Welcome to the first blog post in our new series. We are putting together some resources to help give you a bit of advice on looking after the elderly.
Seeing changes within a loved one can be extremely tough, and sometimes daunting if you do not know how to help. Now we aren’t qualified to give you full advice, but remember that we understand more than most people. We have been through the same emotions and challenges that you have, and we want to be able to give you a bit of help to make your life a little easier.
Here are the top tips that we have come up with, do let us know if you have any other strategies that you have found useful when it comes to caring for the elderly.
1. Educate yourself
We are presuming here that you have already taken the elderly person you are caring for to the doctors, and have a formal diagnosis. After this, you need to spend time reading up about the illness, and trying to gain an understanding of both what the person is going through, and any challenges that are likely to arise. It is important that both you and the person you are caring for understand how this illness is going to affect both of your lives moving forward.
Whilst carrying out this research, it is a good idea to look out for support groups within the local area. It is a great idea to get in touch with others who are going through a similar thing to you. Remember, you are not alone.
Even if you are planning to care for the elderly person yourself, still spend time researching in-home care options and assisted living communities. Just in case further on down the line it all gets too much for you to handle. It is important to have a back-up.
2. Accept support from others
Caring is extremely time-consuming, and it is easy to get consumed within the day-to-day care. But don’t try and do it all yourself. It is not a sign of weakness to ask for help, it is actually a very noble thing to do. Speak to your close family members and friends, they are there to support you. Don’t get into a situation where you are becoming socially isolated – even asking for some help on the smallest of tasks will give you that spare time to have a cuppa with a friend.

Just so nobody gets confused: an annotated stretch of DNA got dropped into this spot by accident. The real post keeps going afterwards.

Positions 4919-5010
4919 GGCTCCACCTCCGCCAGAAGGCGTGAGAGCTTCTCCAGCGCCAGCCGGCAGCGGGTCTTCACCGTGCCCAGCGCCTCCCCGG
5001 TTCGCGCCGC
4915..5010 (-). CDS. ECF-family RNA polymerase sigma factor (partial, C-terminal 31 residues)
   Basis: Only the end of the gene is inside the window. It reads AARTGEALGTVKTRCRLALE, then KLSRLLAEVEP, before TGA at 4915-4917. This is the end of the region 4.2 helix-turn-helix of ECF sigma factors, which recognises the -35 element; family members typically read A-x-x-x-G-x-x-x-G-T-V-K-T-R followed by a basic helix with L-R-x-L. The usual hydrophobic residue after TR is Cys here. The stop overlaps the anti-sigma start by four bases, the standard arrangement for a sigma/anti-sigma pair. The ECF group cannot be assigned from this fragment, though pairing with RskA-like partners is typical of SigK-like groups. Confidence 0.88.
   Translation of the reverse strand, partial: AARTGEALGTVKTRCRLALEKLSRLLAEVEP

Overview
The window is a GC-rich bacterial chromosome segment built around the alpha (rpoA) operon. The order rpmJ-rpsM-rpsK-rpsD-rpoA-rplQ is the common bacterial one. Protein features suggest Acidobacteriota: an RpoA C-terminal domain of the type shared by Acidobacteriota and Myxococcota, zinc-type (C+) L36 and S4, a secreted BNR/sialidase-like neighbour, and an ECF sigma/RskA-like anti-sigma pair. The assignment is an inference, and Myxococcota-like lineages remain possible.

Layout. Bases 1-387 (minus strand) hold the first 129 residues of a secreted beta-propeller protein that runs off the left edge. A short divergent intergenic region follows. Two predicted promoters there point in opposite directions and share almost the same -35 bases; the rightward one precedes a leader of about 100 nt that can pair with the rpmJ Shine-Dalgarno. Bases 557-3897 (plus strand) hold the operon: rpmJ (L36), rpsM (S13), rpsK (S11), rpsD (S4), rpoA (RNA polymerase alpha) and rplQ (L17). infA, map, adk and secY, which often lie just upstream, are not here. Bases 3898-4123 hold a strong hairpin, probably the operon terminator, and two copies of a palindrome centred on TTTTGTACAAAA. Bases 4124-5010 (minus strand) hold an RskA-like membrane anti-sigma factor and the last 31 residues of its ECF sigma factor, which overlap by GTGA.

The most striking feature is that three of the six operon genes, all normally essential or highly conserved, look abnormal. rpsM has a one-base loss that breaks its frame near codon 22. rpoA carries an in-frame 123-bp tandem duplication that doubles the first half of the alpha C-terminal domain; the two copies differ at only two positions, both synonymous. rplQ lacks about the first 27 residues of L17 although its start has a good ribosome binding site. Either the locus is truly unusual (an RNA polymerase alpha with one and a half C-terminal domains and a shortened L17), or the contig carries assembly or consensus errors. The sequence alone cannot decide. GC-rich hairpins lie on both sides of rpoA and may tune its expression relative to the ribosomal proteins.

For example, if you need grocery shopping for the person you are caring for, see if a friend or family member can pick up a few things next time they are shopping. It may seem like a very small thing to them, but to you it can save a lot of time.
3. Take advantage of community resources
There is lots of support out there for caregivers, including community transportation services, adult day care, long term care, health care services and meal programs. Here at Waltham House, we have even launched a new carers coffee morning in our area to bring like-minded carers together. The internet is a wonderful thing – have a browse and find support in your local area.
4. Show thoughtfulness, compassion & respect
Remember that the person you are caring for is also going through an extremely tough time, and will be struggling to come to terms with their illness. Frustration and anger may appear, particularly as they may be able to see themselves deteriorating. Try to maintain calmness, and be positive. Getting the elderly patient involved in puzzles or crosswords could really help to take their mind off things, even if just for a short while.
Everyone’s situation is different – you may find that respite care works best for the person, or you may decide to care for them on your own. Take the time to research and discuss any options that are available to you with your patient. It has to be right for both of you.
5. Care for yourself
The hardest thing when looking out for someone else is caring for yourself. If you are not healthy and strong, the other person will also be affected. Often, as a carer, you will put all the time you have into caring for your patient and will forget to take care of yourself.
Make sure that you get enough rest, and maintain your usual healthy lifestyle. Take time out to get some exercise – it can really aid keeping your mind healthy, and reduce stress levels at the same time. If you don’t take care of yourself, you will burn out quickly.
We hope you have found this first blog useful. Like we mentioned, if there are any tips that you have for caring for an elderly patient please share them with us.
Look out for our next post on how to care for those suffering with dementia.